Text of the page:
By Rabbi David
At this writing, Rosh Hashanah 5782 is just days away. It’ll be my 11th holiday cycle with TBE, and every year still feels like the first.
It’s fitting. After all, Rosh Hashanah is about balancing continuity and change, ancient cycles and new beginnings. Yom Kippur asks us to take our deepest stock, see our hardest truths, reach beyond ourselves, and move forward as joyfully clear as human effort and extra-human power together can make possible.
For us and Jews worldwide, the High Holy Days can evoke anticipation, memory, community, inspiration, introspection, depth, height and hopefully action to repair the world. Especially given what this year has been, it seems that new beginnings, taking stock and transformation are exactly what this season most needs.
But how? Isn’t it all too much, given so much that swirls around us?
Yes, it is all too much. And even so, in the words of Justice Ruth Bader Ginsburg z”l, whose first yahrzeit comes this Rosh Hashanah, “So often in life, things that you regard as an impediment turn out to be great, good fortune.”
Of course, there’s no “great, good fortune” in nearly 650,000 covid-19 deaths in the U.S. and 4.5 million worldwide, or whole regions on fire, or historic floods outpaced by more historic drought, or political toxicity, or fanatic extremism that drives desperate Afghanis to chase departing airplanes. This year’s High Holy Days are as poignant and important as any in our lifetimes.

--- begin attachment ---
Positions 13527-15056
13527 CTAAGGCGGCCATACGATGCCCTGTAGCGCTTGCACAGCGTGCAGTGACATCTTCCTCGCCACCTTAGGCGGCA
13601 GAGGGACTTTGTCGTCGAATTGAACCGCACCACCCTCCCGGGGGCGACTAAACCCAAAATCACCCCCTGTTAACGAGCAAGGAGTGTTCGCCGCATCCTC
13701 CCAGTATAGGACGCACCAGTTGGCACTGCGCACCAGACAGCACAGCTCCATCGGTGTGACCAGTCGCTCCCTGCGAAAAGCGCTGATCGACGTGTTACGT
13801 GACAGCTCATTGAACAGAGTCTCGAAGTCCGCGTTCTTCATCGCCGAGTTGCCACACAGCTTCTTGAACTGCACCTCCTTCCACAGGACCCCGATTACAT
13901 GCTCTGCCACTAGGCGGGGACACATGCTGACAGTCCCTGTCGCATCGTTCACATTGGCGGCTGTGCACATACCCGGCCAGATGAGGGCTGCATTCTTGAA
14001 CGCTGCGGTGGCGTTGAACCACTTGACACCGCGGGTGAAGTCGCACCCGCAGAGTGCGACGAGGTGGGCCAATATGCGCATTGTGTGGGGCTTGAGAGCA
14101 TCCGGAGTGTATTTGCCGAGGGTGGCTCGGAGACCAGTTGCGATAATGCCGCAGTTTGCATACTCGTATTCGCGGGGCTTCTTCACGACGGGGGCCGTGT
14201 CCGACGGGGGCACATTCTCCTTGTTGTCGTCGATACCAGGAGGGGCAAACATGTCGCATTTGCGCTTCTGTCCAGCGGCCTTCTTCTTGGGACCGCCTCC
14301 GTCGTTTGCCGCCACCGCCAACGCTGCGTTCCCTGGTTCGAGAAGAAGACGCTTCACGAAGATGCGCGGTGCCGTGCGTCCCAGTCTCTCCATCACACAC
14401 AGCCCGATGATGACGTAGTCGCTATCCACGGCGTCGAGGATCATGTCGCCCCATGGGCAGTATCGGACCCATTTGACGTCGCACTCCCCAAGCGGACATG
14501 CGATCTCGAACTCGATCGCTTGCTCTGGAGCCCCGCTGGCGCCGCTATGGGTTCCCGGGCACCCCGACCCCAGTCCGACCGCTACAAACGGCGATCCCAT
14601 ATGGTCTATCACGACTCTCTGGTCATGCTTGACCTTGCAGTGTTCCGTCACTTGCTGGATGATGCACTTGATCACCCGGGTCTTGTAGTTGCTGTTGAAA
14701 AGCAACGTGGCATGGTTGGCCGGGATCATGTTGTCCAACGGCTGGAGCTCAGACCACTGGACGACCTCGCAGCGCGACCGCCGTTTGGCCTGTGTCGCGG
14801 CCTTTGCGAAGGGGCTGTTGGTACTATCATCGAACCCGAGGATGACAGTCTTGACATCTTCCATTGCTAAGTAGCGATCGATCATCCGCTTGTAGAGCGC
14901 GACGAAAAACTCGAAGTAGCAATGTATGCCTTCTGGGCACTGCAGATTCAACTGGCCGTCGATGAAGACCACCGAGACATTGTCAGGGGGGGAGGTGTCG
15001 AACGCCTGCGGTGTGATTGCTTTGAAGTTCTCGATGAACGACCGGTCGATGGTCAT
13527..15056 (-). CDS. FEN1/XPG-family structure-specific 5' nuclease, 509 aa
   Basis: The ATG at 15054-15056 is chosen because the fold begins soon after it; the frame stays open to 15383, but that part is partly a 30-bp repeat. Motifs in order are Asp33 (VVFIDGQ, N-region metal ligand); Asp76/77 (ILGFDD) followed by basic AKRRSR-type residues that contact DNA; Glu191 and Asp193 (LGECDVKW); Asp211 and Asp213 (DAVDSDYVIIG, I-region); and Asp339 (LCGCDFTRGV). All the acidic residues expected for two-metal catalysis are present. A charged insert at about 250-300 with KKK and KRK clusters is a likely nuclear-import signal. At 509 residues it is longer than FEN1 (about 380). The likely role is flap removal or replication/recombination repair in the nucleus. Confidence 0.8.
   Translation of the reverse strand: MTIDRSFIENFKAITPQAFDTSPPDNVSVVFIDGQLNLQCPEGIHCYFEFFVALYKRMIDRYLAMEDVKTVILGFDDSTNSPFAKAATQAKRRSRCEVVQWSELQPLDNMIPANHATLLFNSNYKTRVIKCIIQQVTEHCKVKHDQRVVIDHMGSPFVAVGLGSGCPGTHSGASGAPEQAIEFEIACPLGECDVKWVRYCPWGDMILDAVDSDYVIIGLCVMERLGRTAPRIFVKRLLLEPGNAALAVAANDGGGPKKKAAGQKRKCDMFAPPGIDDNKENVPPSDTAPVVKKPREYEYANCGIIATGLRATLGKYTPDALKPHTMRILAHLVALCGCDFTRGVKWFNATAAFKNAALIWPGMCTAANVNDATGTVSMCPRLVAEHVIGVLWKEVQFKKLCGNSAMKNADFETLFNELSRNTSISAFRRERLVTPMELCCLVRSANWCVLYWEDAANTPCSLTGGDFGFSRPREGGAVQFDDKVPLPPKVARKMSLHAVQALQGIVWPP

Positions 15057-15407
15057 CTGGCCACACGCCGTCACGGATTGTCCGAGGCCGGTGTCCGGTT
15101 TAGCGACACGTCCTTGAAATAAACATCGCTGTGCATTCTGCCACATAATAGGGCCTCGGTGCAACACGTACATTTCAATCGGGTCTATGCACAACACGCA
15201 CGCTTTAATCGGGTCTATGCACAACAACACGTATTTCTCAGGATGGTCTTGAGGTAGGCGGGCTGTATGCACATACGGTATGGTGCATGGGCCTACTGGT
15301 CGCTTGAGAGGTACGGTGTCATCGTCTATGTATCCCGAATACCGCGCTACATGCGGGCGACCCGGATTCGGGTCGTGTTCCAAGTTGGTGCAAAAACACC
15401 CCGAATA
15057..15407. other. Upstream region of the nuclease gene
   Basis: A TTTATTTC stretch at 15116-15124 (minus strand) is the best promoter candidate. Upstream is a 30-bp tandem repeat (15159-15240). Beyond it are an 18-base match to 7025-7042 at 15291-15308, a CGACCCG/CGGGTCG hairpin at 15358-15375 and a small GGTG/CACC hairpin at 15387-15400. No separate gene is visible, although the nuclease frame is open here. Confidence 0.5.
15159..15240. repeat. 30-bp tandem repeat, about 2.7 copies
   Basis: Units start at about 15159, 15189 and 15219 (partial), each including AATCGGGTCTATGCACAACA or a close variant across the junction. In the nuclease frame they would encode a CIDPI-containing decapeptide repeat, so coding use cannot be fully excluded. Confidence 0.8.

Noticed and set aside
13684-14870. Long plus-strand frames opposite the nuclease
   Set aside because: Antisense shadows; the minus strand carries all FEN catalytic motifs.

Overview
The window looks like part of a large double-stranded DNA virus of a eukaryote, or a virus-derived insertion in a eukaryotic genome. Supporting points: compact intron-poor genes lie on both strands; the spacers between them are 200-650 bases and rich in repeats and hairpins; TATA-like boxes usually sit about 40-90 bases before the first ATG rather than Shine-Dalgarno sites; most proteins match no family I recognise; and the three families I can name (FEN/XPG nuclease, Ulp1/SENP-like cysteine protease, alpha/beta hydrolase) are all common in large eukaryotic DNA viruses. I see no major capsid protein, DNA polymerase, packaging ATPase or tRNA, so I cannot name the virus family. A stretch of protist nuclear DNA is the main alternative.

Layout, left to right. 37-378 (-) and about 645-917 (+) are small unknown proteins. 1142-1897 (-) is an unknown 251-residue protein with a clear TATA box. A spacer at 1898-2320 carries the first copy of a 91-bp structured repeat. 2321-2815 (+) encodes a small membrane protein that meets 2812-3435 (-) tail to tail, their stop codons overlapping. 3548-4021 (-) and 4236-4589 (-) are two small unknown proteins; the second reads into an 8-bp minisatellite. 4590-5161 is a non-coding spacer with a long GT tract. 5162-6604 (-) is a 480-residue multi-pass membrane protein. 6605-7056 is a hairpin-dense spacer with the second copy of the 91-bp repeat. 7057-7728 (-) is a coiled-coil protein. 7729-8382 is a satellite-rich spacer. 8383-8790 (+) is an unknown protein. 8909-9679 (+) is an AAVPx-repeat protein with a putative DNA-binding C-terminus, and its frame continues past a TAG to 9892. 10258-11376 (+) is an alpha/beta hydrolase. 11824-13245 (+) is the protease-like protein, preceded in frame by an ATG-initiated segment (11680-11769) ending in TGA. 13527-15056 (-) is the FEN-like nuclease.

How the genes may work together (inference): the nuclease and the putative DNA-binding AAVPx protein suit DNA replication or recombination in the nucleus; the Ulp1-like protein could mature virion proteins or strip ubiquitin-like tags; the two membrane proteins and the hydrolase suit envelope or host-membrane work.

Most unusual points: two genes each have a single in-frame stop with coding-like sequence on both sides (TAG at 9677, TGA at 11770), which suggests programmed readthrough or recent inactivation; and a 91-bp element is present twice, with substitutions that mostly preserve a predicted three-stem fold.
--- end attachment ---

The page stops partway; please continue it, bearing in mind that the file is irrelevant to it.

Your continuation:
Yet Ginsburg spoke her prescient words at a time only a bit less fraught than today. She wasn’t blind to realities like pandemic, structural inequality, social toxicity and climate crisis. Rather, she saw a future of “great, good fortune” that is within reach when we summon the strength to transform today’s impediments into tomorrow’s springboards.
That strength is our theme for the High Holy Days 5782. Welcome to the Days of Awe.
Together we will tap the limitless power of transformation. We will channel mystical gevurah that gives love (chesed) healthy direction and balance. We’ll seek resilience to bounce back, transforming impediments into springboards. We’ll summon courage to do what’s hard – not because we’re unafraid but because our calling is more important.
We’ll need all of these forms of strength – both hard resolve and soft vulnerability – for our teshuvah journey of introspection, forgiveness, repair and healing. The world, the future, and the land of our souls are calling.
From my heart to yours, I send blessings for a new year of sweet goodness, healthy strength and heaven’s spirit-wind at our backs. L’shanah tovah um’tukah!